By Jerri Stroud, BBB Editor
Mosby Building Arts is at a turning point. CEO Scott Mosby has been leading the firm, founded by Samuel J. Mosby in 1947, for many years, but he and his wife, Judy, have been planning for the next phase of Mosby’s leadership.
Mosby, a 2015 TORCH Award winner, said planning for the transition began in 2003. It zeroed in on Mark McClanahan in 2009 when Mosby’s wife, Judy, met McClanahan for lunch and talked to him about business, leadership philosophy, management and their favorite business books. When she came back, Mosby recalled, she told him that McClanahan “might be the one.”
“Mark seemed very much in synch with our beliefs, client service practices and business plans,” Mosby said. “And Judy had sensed a zest in Mark that he wanted to make a positive difference in a great company.”
McClanahan, who had been in the music industry, started working for Mosby as a part-time marketing manager in 2010, with the understanding that he could become full-time if things went well. He started attending management meetings, and eventually was put on a track to become president, which happened in May.
Mosby has cut his hours, but he remains active in guiding the company’s direction and future plans. The company’s mission remains “to make a positive difference in people’s lives every day and to deliver exceptional solutions that build lasting value.”
“I will continue to serve our clients because I love to be connected to the projects,” he said. “I intend to remain active and involved but spend less time at work.”
McClanahan said the company is “trying to create a high-performance organization with professional management. We’ve made major changes in how we provide customer service.”
Tracy Crider, client relations director since 2011, calls clients weekly to make sure the firm is living up to its promises. Every employee goes through customer service training that emphasizes delivering great service not only to external customers, but to fellow employees, suppliers and subcontractors.
The training covers phone and email etiquette, staying in touch with customers throughout a project and ways to “wow” the customer by going beyond their expectations, McClanahan said. Customers are surveyed twice – once just after they accept a proposal and again at the end of a project.
Mosby also has developed its own customer relationship management (CRM) software, which tracks all interactions with a customer. The software also tracks purchase orders, client documents and photos taken during the course of a project.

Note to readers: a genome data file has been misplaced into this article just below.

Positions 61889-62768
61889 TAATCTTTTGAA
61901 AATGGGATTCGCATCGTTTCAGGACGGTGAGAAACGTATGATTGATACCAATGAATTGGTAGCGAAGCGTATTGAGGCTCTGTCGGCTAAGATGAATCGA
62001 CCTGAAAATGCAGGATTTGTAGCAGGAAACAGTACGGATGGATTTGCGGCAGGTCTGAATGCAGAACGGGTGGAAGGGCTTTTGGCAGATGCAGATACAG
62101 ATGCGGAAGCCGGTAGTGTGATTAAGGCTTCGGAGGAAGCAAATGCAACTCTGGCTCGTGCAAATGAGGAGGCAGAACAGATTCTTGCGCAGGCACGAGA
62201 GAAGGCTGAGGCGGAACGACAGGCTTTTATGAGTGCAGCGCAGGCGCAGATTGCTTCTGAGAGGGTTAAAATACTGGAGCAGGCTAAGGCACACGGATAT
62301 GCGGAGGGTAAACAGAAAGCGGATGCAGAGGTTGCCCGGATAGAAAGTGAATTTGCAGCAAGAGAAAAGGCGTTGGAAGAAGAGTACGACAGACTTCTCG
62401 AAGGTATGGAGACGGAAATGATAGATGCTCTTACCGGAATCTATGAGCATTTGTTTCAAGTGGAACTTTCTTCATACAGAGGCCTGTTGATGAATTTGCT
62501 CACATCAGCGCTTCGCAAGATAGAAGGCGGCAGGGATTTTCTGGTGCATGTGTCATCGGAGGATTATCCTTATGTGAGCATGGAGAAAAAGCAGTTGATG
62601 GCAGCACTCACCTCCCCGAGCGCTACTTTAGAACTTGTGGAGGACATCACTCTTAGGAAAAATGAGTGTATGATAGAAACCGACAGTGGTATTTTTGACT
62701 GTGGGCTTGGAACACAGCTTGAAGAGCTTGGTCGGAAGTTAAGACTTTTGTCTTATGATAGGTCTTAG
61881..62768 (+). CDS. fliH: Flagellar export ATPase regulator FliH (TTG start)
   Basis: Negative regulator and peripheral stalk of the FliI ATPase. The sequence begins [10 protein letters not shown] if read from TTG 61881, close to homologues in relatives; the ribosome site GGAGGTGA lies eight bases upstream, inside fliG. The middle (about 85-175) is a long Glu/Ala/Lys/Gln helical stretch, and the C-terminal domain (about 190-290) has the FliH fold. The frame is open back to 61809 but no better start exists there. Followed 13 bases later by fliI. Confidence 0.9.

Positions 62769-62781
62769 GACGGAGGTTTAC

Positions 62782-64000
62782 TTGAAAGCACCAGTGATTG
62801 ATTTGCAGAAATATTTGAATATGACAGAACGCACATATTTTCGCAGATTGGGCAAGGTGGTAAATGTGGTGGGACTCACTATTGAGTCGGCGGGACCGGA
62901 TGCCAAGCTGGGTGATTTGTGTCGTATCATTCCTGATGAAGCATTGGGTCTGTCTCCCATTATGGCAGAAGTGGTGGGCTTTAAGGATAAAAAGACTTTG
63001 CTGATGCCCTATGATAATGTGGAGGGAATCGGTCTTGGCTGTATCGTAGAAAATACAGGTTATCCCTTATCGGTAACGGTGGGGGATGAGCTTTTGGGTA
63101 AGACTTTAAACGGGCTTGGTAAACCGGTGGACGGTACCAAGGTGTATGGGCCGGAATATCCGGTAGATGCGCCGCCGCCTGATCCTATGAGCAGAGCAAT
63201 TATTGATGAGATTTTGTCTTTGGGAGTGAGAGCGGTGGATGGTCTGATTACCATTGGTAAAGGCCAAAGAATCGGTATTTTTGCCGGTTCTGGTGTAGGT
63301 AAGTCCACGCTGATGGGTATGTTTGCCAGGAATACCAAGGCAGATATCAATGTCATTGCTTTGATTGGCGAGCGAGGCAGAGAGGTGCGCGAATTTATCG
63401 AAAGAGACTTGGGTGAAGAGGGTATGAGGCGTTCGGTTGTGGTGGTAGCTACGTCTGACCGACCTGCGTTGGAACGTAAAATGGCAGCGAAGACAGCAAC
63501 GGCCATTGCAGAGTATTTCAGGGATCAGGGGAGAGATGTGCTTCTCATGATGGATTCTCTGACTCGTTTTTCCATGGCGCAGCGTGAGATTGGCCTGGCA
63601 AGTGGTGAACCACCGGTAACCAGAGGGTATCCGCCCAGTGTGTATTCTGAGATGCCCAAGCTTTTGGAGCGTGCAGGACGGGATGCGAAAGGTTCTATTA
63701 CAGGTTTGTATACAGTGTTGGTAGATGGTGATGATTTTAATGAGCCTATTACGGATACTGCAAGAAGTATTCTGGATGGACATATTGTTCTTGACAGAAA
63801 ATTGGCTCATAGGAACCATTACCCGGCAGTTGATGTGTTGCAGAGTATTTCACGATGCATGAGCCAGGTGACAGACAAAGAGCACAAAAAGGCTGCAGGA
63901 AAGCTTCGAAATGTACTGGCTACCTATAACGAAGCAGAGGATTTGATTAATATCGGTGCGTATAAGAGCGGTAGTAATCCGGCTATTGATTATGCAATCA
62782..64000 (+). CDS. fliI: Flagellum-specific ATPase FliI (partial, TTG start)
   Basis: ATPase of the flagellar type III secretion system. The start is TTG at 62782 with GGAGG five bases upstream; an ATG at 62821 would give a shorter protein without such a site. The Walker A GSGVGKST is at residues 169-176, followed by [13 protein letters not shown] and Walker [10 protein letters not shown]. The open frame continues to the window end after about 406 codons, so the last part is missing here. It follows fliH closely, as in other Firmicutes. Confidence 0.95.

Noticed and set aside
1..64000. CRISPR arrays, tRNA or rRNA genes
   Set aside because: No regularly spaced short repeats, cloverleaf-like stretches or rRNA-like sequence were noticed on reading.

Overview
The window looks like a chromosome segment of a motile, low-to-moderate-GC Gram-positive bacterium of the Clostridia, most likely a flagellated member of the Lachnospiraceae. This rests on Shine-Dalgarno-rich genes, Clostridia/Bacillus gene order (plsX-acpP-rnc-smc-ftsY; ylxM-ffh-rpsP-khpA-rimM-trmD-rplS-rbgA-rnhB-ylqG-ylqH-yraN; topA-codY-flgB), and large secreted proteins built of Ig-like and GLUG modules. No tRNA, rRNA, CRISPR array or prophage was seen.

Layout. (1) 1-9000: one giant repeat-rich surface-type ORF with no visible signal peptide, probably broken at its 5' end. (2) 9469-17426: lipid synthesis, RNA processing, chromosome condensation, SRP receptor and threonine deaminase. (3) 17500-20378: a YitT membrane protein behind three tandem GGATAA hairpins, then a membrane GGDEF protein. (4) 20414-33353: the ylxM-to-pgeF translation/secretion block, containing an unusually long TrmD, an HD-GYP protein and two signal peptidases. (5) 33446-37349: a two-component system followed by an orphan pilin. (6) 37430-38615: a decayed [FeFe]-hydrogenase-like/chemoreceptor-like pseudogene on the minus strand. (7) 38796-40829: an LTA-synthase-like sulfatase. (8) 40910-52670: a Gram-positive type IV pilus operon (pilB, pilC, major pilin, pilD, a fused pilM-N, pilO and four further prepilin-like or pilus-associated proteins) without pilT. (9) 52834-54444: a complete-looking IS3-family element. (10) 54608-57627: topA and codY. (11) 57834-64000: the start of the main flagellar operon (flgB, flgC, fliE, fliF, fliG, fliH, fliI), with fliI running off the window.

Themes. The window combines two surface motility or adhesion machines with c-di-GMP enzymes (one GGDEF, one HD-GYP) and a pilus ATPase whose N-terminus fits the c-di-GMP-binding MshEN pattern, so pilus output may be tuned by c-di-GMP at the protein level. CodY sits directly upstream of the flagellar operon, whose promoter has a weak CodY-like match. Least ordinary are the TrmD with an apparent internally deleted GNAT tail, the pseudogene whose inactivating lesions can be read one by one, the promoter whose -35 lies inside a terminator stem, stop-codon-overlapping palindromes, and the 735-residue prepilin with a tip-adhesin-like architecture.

Every employee in the field has an iPhone with an app that they use to type notes into the CRM program in real time. A carpenter who runs into a problem can take a picture and upload it using the app. The project manager can look at the picture and diagnose the issue right away.
“It’s been a huge improvement in communication,” McClanahan said. Reports from the software show what stage each project is in, work schedules, closing rates and client concerns. If McClanahan sees that there’s a problem with a project, he can reach out personally to see what Mosby can do to allay the customer’s concerns.
McClanahan said the management changes are paying off. When he joined the company in 2010, sales were about $8 million, and the company had between 50 and 60 employees. Sales for this year are projected to hit $15 million, and Mosby has grown to 89 employees.
Mosby summarizes its core values with the acronym ICART: I for integrity, C for commitment to excellence, A for accountability, R for respect and T for teamwork. Employees are encouraged to nominate another employee for an award when they see someone living out the values.
The reward is a stuffed polar bear with a T-shirt emblazoned with ICART. Recipients keep the bear for 30 days and have their picture taken with the bear. The pictures are displayed on the wall along with the date, the person’s name and how their actions embodied a core value.
Mosby recently kicked off an employee certification program that will train every employee in the core values, history and other aspects of Mosby culture. Every employee must complete the program by the end of the year. New employees will have to pass it within 90 days of being hired.
Earlier this year, Mosby began a series of hour-long leadership workshops conducted every two weeks, which are open to any employee. Topics include managing basics, coaching, delegation and feedback. Another series will begin soon. About 20 to 25 employees have attended the sessions so far.
“If you want to be a supervisor or manager, this is what you should learn about,” said McClanahan.
Mosby was chosen as one of the “Best Places to Work” this year by the St. Louis Business Journal, and it has won awards from the Home Builders Association. The company has been active in Rebuilding Together in St. Louis and it recently participated in a Rockwood Schools career day.
Once a month, McClanahan invites three employees to have breakfast with him – part of an effort to improve employee engagement and satisfaction. Two years ago, a survey showed that 82 percent of employees felt engaged and satisfied, but Mosby wanted to improve on that. The rate improved to 91 percent in the most recent survey.
“My job at Mosby is to try to make everyone successful and inspire them,” McClanahan said.
“I think all of our plans are evolving nicely and this transition has been the low key change of responsibilities that we all hoped would occur,” Mosby said.
Profiles of BBB Accredited Businesses and BBB Accredited Charities are created as part of BBB’s TORCH Award process and are not intended as an endorsement. To register for this year’s TORCH Awards luncheon on Nov. 13, go to http://www.bbb.org/stlouis/events.